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Psalm 22

Plea for Deliverance from Suffering and Hostility

To the leader: according to The Deer of the Dawn. A Psalm of David.

1

My God, my God, why have you forsaken me?

Why are you so far from helping me, from the words of my groaning?

2

O my God, I cry by day, but you do not answer;

and by night, but find no rest.

 

3

Yet you are holy,

enthroned on the praises of Israel.

4

In you our ancestors trusted;

they trusted, and you delivered them.

5

To you they cried, and were saved;

in you they trusted, and were not put to shame.

 

6

But I am a worm, and not human;

scorned by others, and despised by the people.

7

All who see me mock at me;

they make mouths at me, they shake their heads;

8

“Commit your cause to the Lord; let him deliver—

let him rescue the one in whom he delights!”

 

9

Yet it was you who took me from the womb;

you kept me safe on my mother’s breast.

10

On you I was cast from my birth,

and since my mother bore me you have been my God.

11

Do not be far from me,

for trouble is near

and there is no one to help.

 


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Verses 1–10

The Spirit of Christ, which was in the prophets, testifies in this psalm, clearly and fully, the sufferings of Christ, and the glory that should follow. We have a sorrowful complaint of God's withdrawings. This may be applied to any child of God, pressed down, overwhelmed with grief and terror. Spiritual desertions are the saints' sorest afflictions; but even their complaint of these burdens is a sign of spiritual life, and spiritual senses exercised. To cry our, My God, why am I sick? why am I poor? savours of discontent and worldliness. But, “Why hast thou forsaken me?” is the language of a heart binding up its happiness in God's favour. This must be applied to Christ. In the first words of this complaint, he poured out his soul before God when he was upon the cross, Mt 27:46. Being truly man, Christ felt a natural unwillingness to pass through such great sorrows, yet his zeal and love prevailed. Christ declared the holiness of God, his heavenly Father, in his sharpest sufferings; nay, declared them to be a proof of it, for which he would be continually praised by his Israel, more than for all other deliverances they received. Never any that hoped in thee, were made ashamed of their hope; never any that sought thee, sought thee in vain. Here is a complaint of the contempt and reproach of men. The Saviour here spoke of the abject state to which he was reduced. The history of Christ's sufferings, and of his birth, explains this prophecy.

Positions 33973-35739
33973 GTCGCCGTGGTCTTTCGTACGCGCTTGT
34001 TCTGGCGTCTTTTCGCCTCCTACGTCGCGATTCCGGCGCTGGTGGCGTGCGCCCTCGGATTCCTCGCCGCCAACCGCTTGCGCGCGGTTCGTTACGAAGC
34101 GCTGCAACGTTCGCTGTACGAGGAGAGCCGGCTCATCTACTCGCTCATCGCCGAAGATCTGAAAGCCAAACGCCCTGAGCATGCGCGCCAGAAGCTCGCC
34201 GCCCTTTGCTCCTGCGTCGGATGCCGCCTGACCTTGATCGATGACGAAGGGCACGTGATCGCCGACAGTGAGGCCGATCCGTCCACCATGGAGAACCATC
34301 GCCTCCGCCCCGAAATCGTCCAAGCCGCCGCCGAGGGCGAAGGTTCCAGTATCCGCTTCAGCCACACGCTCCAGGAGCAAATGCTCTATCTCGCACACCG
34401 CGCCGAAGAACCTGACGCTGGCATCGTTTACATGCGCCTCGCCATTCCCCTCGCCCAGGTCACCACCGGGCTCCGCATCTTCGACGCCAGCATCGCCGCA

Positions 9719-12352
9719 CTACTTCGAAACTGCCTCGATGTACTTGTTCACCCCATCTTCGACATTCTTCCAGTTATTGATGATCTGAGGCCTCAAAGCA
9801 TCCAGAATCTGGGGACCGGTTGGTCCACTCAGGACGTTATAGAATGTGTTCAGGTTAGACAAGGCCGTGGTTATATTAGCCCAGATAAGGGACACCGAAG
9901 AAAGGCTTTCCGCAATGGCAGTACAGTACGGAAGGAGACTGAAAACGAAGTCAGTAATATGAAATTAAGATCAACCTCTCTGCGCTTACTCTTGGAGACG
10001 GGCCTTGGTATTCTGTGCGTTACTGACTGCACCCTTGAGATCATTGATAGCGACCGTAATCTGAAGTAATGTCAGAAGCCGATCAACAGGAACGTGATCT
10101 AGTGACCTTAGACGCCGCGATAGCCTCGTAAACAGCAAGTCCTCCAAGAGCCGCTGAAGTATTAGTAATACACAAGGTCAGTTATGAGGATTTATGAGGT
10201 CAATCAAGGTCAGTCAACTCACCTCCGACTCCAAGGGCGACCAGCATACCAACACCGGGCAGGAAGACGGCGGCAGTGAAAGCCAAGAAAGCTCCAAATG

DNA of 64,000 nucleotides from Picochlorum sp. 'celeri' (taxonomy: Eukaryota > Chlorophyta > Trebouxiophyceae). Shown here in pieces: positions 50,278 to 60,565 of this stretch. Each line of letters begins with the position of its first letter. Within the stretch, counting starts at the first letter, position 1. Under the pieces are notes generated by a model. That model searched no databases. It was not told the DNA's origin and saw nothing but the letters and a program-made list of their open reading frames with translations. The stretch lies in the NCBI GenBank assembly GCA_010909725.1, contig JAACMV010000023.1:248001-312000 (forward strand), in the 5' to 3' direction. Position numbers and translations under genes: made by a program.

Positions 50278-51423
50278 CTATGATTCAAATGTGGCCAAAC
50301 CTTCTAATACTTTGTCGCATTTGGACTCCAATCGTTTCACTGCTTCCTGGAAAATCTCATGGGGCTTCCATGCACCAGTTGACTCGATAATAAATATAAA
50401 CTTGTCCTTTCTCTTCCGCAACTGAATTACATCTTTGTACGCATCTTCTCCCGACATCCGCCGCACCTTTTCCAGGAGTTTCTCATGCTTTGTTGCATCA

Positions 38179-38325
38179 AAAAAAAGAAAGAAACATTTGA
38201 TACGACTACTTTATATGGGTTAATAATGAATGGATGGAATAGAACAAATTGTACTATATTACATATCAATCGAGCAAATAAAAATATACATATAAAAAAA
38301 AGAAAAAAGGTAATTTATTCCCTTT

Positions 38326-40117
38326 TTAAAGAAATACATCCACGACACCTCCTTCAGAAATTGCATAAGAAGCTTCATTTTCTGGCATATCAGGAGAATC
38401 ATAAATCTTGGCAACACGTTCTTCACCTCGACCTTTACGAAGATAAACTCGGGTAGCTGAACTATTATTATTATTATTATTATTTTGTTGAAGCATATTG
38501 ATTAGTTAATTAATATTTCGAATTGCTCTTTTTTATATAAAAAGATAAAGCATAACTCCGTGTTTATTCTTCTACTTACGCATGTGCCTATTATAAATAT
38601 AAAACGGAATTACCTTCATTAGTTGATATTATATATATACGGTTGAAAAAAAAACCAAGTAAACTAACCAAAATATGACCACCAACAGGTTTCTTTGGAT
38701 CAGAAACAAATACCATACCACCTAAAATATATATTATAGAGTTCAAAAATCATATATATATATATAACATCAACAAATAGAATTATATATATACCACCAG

Verses 11–21

In these verses we have Christ suffering, and Christ praying; by which we are directed to look for crosses, and to look up to God under them. The very manner of Christ's death is described, though not in use among the Jews. They pierced his hands and his feet, which were nailed to the accursed tree, and his whole body was left so to hang as to suffer the most severe pain and torture. His natural force failed, being wasted by the fire of Divine wrath preying upon his spirits. Who then can stand before God's anger? or who knows the power of it? The life of the sinner was forfeited, and the life of the Sacrifice must be the ransom for it. Our Lord Jesus was stripped, when he was crucified, that he might clothe us with the robe of his righteousness. Thus it was written, therefore thus it behoved Christ to suffer. Let all this confirm our faith in him as the true Messiah, and excite our love to him as the best of friends, who loved us, and suffered all this for us. Christ in his agony prayed, prayed earnestly, prayed that the cup might pass from him. When we cannot rejoice in God as our song, yet let us stay ourselves upon him as our strength; and take the comfort of spiritual supports, when we cannot have spiritual delights. He prays to be delivered from the Divine wrath. He that has delivered, doth deliver, and will do so. We should think upon the sufferings and resurrection of Christ, till we feel in our souls the power of his resurrection, and the fellowship of his sufferings.




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